It's a story about a rape victim seeking vengeance once her husband discovers the fact some 10-11 years after the unfortunate event. While it's not your regular vengeance (kicking asses ŕ la 'I Spit On Your Grave') kind of flick, it's nothing incredible either. Worth a shot, maybe, but nothing that would linger upon after a while.
P.S. I'm not into landscapes, scenery, etc. in general & I don't know if that makes any difference whatsoever on how much impact this movie can have on one.
From the beginning we know that Katalin Varga is on to something: after her husband discovers that she was raped 10 years ago and that their child is not really his, she leaves the village in a carriage with her son. She tells him that they're going to visit his grandmother, who is sick. This sounds believable to no one -and it isn't true, either.
The film was shot in the breathtaking Carpathians. It has an eerie, fairy tale-like feel to it, beautiful cinematography and sound design that would make Lucrecia Martel proud: everything, even Katalin's desperation, has a distinctive, organic sound. The story itself is not only very well developed, although some consider it slow, it also poses moral dilemmas that left me struggling to find someone to side with: what is really redemption? Who decides that someone has been redeemed? What is really vengeance? Who decides that vengeance is not also a crime to be avenged?
Katalin Varga has plenty of emotional force for such a small, quiet film. In fact, it's very aggressive, lurking, threatening; it's a very rare and quite fascinating form of suspense. The real motive for Katalin's journey is revealed towards the middle of the film, but that in no way loosens its grip; on the contrary, Hilda Peter's amazing performance becomes all the more puzzling and complex. Her own character, Katalin, collected yet violent, becomes the maker and at the same time the object of the movie's suspense: will she do what we think she'll do? will she be capable? will she take it back? It's very peculiar when a main character can produce empathy as much as terror.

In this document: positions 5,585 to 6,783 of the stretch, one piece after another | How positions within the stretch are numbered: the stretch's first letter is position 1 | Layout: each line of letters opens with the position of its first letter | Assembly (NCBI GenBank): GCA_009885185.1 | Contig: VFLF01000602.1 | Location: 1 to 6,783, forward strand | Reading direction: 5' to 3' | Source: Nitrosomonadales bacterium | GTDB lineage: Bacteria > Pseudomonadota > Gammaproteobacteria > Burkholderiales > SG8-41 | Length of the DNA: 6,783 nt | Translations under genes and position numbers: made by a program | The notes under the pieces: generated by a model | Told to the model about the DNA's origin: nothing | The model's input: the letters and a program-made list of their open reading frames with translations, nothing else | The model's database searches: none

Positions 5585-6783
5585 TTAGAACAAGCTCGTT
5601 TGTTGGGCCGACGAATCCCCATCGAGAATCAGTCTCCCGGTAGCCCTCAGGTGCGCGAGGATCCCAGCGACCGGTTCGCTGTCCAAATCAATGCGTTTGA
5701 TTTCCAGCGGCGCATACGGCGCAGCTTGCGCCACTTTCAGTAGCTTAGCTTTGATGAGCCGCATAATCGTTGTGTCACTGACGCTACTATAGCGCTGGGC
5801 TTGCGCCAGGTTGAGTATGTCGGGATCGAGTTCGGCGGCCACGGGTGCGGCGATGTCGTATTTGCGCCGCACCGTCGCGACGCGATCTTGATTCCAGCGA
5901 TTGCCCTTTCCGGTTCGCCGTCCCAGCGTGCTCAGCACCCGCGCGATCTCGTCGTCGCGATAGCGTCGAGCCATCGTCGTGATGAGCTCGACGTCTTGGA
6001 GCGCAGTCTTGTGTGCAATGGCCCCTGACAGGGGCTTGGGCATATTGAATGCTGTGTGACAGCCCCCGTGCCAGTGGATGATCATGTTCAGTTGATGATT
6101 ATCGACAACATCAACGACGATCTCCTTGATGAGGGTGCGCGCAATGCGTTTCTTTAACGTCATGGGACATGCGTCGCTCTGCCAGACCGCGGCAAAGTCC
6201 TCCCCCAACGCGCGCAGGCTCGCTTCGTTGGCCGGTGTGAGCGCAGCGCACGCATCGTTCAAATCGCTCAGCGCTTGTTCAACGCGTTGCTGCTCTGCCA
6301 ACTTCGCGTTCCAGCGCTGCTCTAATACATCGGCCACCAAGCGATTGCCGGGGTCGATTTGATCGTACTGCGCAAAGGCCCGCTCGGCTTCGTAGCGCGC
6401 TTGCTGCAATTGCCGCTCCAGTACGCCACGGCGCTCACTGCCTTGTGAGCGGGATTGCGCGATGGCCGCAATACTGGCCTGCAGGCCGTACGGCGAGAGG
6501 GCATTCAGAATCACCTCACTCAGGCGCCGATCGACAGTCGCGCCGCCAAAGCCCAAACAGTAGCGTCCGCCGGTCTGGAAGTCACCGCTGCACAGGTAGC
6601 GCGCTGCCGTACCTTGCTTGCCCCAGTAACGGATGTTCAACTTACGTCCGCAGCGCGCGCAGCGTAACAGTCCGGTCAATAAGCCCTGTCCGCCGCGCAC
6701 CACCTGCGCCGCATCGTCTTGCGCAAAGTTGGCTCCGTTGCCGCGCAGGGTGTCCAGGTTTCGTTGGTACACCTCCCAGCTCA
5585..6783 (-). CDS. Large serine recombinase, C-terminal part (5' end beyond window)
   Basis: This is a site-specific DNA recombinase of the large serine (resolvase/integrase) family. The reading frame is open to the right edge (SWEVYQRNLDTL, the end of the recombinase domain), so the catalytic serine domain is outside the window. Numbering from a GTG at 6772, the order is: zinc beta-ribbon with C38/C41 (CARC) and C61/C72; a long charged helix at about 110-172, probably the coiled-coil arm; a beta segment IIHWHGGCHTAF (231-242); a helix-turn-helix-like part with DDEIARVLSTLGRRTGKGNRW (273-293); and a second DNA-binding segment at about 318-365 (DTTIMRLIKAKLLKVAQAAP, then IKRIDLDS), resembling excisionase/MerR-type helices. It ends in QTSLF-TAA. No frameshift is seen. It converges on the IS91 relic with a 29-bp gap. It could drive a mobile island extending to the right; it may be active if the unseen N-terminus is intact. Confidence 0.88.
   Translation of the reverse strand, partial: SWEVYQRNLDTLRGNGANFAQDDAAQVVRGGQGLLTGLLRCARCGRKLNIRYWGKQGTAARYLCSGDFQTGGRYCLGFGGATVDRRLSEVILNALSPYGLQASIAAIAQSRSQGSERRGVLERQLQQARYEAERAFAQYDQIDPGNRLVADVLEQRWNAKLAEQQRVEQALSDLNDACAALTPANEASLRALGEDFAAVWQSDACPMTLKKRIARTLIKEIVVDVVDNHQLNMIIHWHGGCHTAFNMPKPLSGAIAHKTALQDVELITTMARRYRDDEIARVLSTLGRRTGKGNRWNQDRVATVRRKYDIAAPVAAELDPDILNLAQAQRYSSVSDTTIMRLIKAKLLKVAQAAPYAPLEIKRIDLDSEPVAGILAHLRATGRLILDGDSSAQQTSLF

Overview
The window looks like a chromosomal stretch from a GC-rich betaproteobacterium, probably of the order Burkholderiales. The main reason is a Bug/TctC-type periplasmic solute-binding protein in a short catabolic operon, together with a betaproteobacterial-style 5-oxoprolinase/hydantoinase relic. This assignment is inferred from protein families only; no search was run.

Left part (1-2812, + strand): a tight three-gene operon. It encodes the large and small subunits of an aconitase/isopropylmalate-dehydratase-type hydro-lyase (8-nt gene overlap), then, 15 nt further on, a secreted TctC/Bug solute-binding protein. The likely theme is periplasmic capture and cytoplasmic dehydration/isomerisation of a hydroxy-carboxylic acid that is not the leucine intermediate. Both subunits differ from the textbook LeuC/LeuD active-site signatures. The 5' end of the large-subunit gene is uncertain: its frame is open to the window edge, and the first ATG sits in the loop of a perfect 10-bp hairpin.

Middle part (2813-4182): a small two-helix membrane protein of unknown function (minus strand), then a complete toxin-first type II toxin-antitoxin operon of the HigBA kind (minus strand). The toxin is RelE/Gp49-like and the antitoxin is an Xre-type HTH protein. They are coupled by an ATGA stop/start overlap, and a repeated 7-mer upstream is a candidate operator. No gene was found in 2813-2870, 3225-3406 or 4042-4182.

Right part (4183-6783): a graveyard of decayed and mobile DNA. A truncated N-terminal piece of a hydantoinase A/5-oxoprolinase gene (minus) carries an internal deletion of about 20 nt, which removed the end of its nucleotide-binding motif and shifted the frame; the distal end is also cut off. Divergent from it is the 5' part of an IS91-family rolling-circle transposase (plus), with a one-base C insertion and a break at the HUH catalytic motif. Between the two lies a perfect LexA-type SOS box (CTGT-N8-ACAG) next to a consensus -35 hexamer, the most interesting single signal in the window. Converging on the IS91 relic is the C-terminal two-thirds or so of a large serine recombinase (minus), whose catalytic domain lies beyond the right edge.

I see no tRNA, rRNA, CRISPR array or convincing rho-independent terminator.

I don't know if Katalin Varga will become many people's favorite film since it is so anguish-inducing. There are literally no bad or good characters: their cruel actions wind up annulling their redeeming qualities. As I said before, it's almost impossible to choose sides, and although this is an admirable achievement for the writers, in my opinion it also makes it very compromising to connect with the story in a positive way... However, that may just be the reason why it's worth seeing, along with its impeccable production and performances.
Stunning sound design and unusual settings lift this revenge tale above the crowd, complemented by an electric central performance.More
A revenge story from Romania with powerful performances (especially from the lead Hilda Peter) and vivid direction of Peter Strickland who additionally utilises the score and the surrounding setting as contributing characters to the film. The story unravels in a slow pace whilst the drama builds up to the final retribution.More